This is a partial transcript from "Your World with Neil Cavuto", January 23, 2004, that was edited for clarity.

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NEIL CAVUTO, HOST: Forget votes for just a minute. Do [the Democratic presidential candidates] have what it takes to be an effective leader? Well, that’s what Jack Welch wants to know.

In "The Wall Street Journal" editorial Friday, the former GE boss rates most of the Democratic presidential candidates by what he calls the four E’s. He looks at things like whether they have energy, can they energize, do they have an edge, can they execute.

Joining us now, Jack Welch in Boston.

Hey Jack, how are you?

JACK WELCH, FMR. GE CHAIRMAN AND CEO: Hi, Neil. How are you?

CAVUTO: Very good. Now, you are saying most of the Democratic candidates deliver on most of these qualities. But why is this energy issue, more to the point, important to you?

WELCH: Well, I think that they all show energy. I mean, there is no question that to be a campaigner requires enormous energy. So I wouldn’t shortchange any of them on that characteristic.

I did comment on several of them. I thought that Senator Lieberman as he goes forward should push on the edge issue. He should have demonstrated -- he should be demonstrating as much action as he is ideas, so people feel that intensity. I thought that Senator Kerry, although what a what a massive 10 days he’s had, the question that voters have to ask themselves, does he have enough energizing capability?

CAVUTO: See, when you say "energizing capabilities," one of the things you said interesting in the column, you questioned that he has that ability to carry that over to people. What is he missing right now in his campaign where that’s somehow not registering?

WELCH: Well, you know these thoughts of mine have developed over some time. So I may be a little lagging here. Because if you look at if you look at a photo of John Edwards last night on Fox in the debate, which I watched, and compare it to the John Edwards that I saw this summer and fall, you are looking at two different folks.

WELCH: All right. So they obviously grow with the job. I’m sure you weren’t the charismatic figure you were when you took over GE...

WELCH: Well, who says I am?

CAVUTO: And look what happened to you. A few years later you’re the greatest CEO in the history of mankind. So maybe these guys can catch on. Joe Lieberman is interesting because -- you know, I like Senator Lieberman a great deal, but charisma is not the first thing that comes to mind when I see this guy.

WELCH: No. And I don’t think -- you know, I’m surprised by John Edwards. I really don’t think, Neil, that your first management job, training job, if you will, ought to be president of the United States. I just don’t see it. That’s why I didn’t include him in the article.

CAVUTO: But does it make a difference? I mean, so if they were governor, you’d be more inclined than just being a senator?

WELCH: Absolutely. I mean, Bill Clinton...

CAVUTO: Because you just said John Kerry was fine. You know?

WELCH: John Kerry has got a long record that we know of. No offense to Mr. Edwards, but he’s from the plaintiff’s bar. That’s basically his background.

CAVUTO: But Bill Clinton was a governor of Arkansas.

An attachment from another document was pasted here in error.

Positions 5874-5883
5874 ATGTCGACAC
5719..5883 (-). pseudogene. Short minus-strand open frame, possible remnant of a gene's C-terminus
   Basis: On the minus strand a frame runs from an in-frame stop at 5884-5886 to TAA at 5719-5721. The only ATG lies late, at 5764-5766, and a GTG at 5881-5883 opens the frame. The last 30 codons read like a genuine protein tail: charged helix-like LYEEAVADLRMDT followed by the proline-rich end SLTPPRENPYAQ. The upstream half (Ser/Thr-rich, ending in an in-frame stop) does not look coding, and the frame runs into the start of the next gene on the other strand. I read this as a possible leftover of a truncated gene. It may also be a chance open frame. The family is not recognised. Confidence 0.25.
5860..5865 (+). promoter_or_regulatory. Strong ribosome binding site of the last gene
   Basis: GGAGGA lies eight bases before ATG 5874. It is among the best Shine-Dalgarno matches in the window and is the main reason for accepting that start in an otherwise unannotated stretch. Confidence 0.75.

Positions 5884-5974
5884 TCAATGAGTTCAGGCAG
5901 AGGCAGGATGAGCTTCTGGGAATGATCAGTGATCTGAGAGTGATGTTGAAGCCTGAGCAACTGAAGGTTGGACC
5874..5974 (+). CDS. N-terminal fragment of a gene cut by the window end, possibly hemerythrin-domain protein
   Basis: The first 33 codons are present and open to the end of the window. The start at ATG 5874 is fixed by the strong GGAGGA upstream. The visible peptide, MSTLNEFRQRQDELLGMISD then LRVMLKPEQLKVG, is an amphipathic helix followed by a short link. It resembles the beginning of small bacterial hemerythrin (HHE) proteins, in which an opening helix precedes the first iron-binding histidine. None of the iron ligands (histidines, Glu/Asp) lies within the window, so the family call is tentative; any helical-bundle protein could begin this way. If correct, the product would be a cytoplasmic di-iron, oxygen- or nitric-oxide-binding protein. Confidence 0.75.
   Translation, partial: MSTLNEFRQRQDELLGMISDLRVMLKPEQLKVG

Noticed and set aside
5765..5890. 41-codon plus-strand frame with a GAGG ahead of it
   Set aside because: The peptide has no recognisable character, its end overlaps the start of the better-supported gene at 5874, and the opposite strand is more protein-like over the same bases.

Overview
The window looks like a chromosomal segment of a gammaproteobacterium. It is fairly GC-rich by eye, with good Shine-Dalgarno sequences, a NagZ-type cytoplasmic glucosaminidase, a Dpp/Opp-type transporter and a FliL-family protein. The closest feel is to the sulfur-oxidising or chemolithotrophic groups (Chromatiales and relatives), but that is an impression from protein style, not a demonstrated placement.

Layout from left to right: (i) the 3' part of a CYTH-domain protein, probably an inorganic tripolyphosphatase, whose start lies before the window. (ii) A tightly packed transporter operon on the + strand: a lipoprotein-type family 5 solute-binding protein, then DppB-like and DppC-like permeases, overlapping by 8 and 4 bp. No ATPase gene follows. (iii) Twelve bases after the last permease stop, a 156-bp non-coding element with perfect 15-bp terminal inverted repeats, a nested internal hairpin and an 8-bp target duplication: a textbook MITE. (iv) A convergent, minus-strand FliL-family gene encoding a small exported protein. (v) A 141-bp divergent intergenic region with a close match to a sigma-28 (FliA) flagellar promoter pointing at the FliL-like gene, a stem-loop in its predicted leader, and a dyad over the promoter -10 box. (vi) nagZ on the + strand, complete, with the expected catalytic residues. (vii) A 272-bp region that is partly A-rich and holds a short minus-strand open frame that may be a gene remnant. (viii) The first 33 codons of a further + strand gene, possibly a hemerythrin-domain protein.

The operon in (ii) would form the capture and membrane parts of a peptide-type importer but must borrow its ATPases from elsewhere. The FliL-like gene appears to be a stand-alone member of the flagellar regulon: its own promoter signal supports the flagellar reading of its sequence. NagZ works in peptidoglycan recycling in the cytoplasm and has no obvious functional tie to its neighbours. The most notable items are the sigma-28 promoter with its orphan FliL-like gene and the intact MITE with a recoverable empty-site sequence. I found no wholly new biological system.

WELCH: Of Arkansas.

CAVUTO: So would that have made any difference?

WELCH: Yes. I think he balanced the budget, he did this thing. He led people. From my standpoint, it makes -- he had a record you could measure.

(CROSSTALK)

CAVUTO: So this one, that is why you are withholding comment.

WELCH: That is why I’m withholding comment. I don’t know enough about him.

CAVUTO: OK.

WELCH: It’s like a rookie.

CAVUTO: OK. Howard Dean?

WELCH: Look, it’s the emotional intelligence issue. Whenever you have a big job, Neil, ever, you get knocked off your high horse all the time. And you’ve got to get back up with dignity and move on. I just said he’s got to establish himself as a rational, level person, that can, in fact, take the good with the bad.

CAVUTO: Do you think, though, that that thing he did after Iowa, did that make you question the rational part?

WELCH: Well, it raised -- I had questions about that before. Always raising to a new level in every debate. I just think it is his job to convince people that he has it.

CAVUTO: Wesley Clark, then, how does he fit into this?

WELCH: I don’t think he has enough passion about -- I think he was probably a great military leader. He’s certainly got the four E’s, but I don’t see -- I mean, he’s got a job to do to convince people, one, he is a real Democrat, and, two, that he really wants to be president and has enough knowledge outside the military to be president. That is just his job.

I’m not rating them. I’m just saying these are the challenges that they all face.

CAVUTO: You know, when you were running things at CNBC and NBC and GE and General -- when I was there, Jack, I mean, I was afraid in your company to either think slowly or blink slowly. So I’m wondering if you have a bias for people who do or who do not, let’s say, and that people like Abraham Lincoln in history, who were taught -- was very slow speaking, very cerebral, very methodical, that maybe you wouldn’t think he measured up. And he did measure up.

WELCH: Look, I love the Patriots’ coach, Bill Belichick. He is no fire and brimstone. He’s just a determined four E’s person with a passion to win.

I think this whole thing comes in many packages, Neil. I just think you got to show, in the case of Clark, that you know more than military, that you do in fact believe in this cause, and that you have enough passion to go after it.

CAVUTO: All right. Jack Welch, it’s always a pleasure. Thank you, sir. Good seeing you again.

WELCH: It’s great to talk to you Neil. Thanks.

CAVUTO: Jack Welch, the former big honcho at GE, considered one of the greatest CEOs of all time.

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